The Wolf Wants In

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Thank you to Random House Publishing Group for providing me with a copy of Laura McHugh’s novel, The Wolf Wants In, in exchange for an honest review.

Sadie Keller’s brother has died and although the case has been closed, she is convinced that her former sister-in-law, a member of the infamous Pettit clan, is hiding the truth. The Pettit’s are well known in rural Kansas for drug running and other criminal behavior. The situation escalates when the body of a local child is found in the woods. Sadie is an old friend of the child’s mother and she fears that the Pettit’s could be involved. Eighteen-year-old Henley Pettit is caught in the crosshairs of the family business. Henley desperately wants to get out of town and live a normal life, but she is also compelled to guard the Pettit’s secrets.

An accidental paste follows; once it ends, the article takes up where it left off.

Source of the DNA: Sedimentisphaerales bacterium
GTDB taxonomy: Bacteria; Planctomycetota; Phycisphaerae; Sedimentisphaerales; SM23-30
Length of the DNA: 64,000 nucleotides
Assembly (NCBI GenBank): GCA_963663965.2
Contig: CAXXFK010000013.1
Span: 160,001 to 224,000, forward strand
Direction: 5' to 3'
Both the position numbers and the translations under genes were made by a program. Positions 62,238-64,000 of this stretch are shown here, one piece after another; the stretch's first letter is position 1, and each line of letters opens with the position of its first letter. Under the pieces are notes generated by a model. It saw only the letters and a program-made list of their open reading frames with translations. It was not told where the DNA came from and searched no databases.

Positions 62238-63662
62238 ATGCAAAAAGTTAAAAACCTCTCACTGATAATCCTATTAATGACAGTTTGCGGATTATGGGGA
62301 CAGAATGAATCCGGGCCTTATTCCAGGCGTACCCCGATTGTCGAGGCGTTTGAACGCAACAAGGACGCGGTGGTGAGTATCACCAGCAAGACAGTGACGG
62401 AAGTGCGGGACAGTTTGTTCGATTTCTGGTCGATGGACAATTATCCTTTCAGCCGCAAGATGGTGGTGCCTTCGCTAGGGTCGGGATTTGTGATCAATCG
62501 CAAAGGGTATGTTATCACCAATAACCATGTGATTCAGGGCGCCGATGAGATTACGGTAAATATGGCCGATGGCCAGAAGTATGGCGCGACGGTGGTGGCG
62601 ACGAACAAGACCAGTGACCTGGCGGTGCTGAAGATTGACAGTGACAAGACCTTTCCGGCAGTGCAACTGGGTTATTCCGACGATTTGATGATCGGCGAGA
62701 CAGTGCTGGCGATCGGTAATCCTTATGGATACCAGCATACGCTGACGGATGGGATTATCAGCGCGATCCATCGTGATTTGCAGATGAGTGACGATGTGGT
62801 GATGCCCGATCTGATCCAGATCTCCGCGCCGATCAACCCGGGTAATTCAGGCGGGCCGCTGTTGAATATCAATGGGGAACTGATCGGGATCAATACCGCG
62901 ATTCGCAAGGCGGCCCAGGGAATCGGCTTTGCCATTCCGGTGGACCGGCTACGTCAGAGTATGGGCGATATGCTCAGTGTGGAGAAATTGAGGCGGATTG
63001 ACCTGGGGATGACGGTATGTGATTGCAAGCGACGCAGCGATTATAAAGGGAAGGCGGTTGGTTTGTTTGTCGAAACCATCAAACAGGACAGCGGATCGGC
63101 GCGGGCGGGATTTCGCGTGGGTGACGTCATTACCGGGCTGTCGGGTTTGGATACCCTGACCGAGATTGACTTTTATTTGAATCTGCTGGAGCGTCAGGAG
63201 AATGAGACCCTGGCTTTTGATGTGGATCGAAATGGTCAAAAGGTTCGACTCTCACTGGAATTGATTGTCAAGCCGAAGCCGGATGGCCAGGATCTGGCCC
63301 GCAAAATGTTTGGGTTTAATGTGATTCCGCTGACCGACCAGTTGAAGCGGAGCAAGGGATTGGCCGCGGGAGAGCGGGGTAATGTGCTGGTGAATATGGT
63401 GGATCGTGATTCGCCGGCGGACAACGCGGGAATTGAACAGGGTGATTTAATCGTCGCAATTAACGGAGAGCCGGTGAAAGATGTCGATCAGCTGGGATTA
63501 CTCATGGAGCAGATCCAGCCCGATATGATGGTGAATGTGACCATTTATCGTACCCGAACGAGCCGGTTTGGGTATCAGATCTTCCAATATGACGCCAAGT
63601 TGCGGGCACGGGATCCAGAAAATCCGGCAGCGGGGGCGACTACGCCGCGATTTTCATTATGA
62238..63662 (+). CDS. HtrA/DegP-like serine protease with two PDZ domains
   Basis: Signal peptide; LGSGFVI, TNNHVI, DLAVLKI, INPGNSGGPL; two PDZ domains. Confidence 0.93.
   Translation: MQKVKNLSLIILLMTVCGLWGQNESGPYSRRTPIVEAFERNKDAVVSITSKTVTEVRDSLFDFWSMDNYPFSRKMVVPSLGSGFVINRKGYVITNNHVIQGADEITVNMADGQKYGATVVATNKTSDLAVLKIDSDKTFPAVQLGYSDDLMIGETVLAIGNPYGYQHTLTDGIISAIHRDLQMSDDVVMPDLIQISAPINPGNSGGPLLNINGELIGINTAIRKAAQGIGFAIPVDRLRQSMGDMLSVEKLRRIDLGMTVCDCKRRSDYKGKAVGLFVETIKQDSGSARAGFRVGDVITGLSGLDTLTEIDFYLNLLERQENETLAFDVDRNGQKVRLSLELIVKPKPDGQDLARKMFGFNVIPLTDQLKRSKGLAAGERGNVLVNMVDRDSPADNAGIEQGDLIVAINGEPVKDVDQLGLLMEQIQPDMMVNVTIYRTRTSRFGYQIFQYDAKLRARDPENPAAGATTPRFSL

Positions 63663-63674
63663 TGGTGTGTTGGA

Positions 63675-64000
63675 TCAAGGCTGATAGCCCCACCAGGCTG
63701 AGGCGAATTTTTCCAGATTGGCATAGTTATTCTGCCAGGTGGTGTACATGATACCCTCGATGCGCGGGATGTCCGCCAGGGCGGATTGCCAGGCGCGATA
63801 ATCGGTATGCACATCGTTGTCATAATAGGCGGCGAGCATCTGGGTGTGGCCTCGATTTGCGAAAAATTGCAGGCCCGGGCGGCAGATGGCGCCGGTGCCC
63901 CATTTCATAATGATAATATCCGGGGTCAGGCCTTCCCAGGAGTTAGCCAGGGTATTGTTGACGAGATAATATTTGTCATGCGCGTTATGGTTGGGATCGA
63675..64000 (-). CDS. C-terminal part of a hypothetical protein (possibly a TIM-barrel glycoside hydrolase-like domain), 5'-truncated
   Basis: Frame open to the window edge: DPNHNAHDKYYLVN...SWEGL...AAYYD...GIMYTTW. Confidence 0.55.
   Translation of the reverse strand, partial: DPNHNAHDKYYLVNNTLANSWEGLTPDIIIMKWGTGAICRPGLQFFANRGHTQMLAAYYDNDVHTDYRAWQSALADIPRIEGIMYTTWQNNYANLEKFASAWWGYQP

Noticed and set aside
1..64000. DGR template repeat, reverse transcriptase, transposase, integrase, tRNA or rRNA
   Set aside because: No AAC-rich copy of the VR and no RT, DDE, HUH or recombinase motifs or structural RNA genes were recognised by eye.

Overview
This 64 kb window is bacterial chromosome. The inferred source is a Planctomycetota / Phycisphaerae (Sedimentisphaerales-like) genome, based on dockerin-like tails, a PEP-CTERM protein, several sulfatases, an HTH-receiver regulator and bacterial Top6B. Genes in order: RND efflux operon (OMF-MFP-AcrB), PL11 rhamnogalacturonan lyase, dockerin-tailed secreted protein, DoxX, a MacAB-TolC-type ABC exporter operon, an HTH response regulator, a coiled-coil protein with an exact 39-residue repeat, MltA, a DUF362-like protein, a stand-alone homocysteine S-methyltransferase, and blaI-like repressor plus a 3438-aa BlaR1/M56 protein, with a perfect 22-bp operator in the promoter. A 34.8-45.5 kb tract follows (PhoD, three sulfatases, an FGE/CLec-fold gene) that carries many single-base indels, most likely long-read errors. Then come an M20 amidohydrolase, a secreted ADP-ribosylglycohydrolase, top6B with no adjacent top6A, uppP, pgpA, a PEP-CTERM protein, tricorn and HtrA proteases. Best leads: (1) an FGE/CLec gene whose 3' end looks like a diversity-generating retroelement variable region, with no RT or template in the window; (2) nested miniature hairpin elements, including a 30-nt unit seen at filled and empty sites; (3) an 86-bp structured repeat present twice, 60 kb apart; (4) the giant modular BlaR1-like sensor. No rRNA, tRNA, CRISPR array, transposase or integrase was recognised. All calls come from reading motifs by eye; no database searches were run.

McHugh is a great suspense and mystery writer. I throughly enjoyed The Wolf Wants In. It’s a tension filled novel with strong characters and compelling twists. My favorite aspect of the work is the setting. Although a work of fiction, it isn’t difficult to imagine that this story could have taken place in many rural towns in America. The story speaks to the opioid epidemic and the way addiction fall-out impacts so many lives. This is a timely subject and one that McHugh tackles with care.

The characters have heavy dilemmas, especially Henley who has to make some irrevocable and dangerous decisions at a young age. The tension is thick throughout, making The Wolf Wants In, a page-turner.